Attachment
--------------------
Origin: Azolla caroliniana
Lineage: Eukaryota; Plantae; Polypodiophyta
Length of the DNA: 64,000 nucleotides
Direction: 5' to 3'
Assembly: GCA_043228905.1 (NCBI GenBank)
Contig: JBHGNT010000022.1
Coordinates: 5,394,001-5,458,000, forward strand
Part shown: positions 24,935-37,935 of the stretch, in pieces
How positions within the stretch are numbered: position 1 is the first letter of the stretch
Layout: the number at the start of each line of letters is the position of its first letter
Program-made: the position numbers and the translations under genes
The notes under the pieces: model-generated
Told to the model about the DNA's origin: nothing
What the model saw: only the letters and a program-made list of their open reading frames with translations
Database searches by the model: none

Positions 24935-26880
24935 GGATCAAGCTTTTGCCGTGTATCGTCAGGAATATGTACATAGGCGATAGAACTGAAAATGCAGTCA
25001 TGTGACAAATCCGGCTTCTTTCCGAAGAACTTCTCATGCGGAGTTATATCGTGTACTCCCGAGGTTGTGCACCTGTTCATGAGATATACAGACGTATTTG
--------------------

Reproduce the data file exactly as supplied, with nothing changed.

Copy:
Origin: Azolla caroliniana
Lineage: Eukaryota; Plantae; Polypodiophyta
Length of the DNA: 64,000 nucleotides
Direction: 5' to 3'
Assembly: GCA_043228905.1 (NCBI GenBank)
Contig: JBHGNT010000022.1
Coordinates: 5,394,001-5,458,000, forward strand
Part shown: positions 24,935-37,935 of the stretch, in pieces
How positions within the stretch are numbered: position 1 is the first letter of the stretch
Layout: the number at the start of each line of letters is the position of its first letter
Program-made: the position numbers and the translations under genes
The notes under the pieces: model-generated
Told to the model about the DNA's origin: nothing
What the model saw: only the letters and a program-made list of their open reading frames with translations
Database searches by the model: none

Positions 24935-26880
24935 GGATCAAGCTTTTGCCGTGTATCGTCAGGAATATGTACATAGGCGATAGAACTGAAAATGCAGTCA
25001 TGTGACAAATCCGGCTTCTTTCCGAAGAACTTCTCATGCGGAGTTATATCGTGTACTCCCGAGGTTGTGCACCTGTTCATGAGATATACAGACGTATTTG